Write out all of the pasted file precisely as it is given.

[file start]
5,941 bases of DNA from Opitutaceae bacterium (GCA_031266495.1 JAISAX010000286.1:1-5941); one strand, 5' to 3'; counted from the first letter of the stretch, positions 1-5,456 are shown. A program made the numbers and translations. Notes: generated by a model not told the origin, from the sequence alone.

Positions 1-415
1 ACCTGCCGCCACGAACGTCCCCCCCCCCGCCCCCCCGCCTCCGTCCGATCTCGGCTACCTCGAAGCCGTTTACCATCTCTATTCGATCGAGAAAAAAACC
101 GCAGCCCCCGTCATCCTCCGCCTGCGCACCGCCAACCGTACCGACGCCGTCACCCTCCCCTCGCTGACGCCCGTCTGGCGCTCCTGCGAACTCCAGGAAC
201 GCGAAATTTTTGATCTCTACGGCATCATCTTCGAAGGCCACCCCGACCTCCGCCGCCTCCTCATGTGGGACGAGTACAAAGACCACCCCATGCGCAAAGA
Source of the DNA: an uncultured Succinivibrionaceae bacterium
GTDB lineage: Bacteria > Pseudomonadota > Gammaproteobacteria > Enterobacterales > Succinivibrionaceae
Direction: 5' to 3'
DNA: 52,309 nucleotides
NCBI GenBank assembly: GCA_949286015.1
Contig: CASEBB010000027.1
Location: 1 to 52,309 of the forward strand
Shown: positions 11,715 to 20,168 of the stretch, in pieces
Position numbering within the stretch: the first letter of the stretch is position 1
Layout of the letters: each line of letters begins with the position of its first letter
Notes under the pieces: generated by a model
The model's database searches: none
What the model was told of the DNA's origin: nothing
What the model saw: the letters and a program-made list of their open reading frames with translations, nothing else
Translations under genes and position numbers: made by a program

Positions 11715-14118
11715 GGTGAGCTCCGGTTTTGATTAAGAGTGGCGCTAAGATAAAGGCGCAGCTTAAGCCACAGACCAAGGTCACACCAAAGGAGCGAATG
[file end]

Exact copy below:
5,941 bases of DNA from Opitutaceae bacterium (GCA_031266495.1 JAISAX010000286.1:1-5941); one strand, 5' to 3'; counted from the first letter of the stretch, positions 1-5,456 are shown. A program made the numbers and translations. Notes: generated by a model not told the origin, from the sequence alone.

Positions 1-415
1 ACCTGCCGCCACGAACGTCCCCCCCCCCGCCCCCCCGCCTCCGTCCGATCTCGGCTACCTCGAAGCCGTTTACCATCTCTATTCGATCGAGAAAAAAACC
101 GCAGCCCCCGTCATCCTCCGCCTGCGCACCGCCAACCGTACCGACGCCGTCACCCTCCCCTCGCTGACGCCCGTCTGGCGCTCCTGCGAACTCCAGGAAC
201 GCGAAATTTTTGATCTCTACGGCATCATCTTCGAAGGCCACCCCGACCTCCGCCGCCTCCTCATGTGGGACGAGTACAAAGACCACCCCATGCGCAAAGA
Source of the DNA: an uncultured Succinivibrionaceae bacterium
GTDB lineage: Bacteria > Pseudomonadota > Gammaproteobacteria > Enterobacterales > Succinivibrionaceae
Direction: 5' to 3'
DNA: 52,309 nucleotides
NCBI GenBank assembly: GCA_949286015.1
Contig: CASEBB010000027.1
Location: 1 to 52,309 of the forward strand
Shown: positions 11,715 to 20,168 of the stretch, in pieces
Position numbering within the stretch: the first letter of the stretch is position 1
Layout of the letters: each line of letters begins with the position of its first letter
Notes under the pieces: generated by a model
The model's database searches: none
What the model was told of the DNA's origin: nothing
What the model saw: the letters and a program-made list of their open reading frames with translations, nothing else
Translations under genes and position numbers: made by a program

Positions 11715-14118
11715 GGTGAGCTCCGGTTTTGATTAAGAGTGGCGCTAAGATAAAGGCGCAGCTTAAGCCACAGACCAAGGTCACACCAAAGGAGCGAATG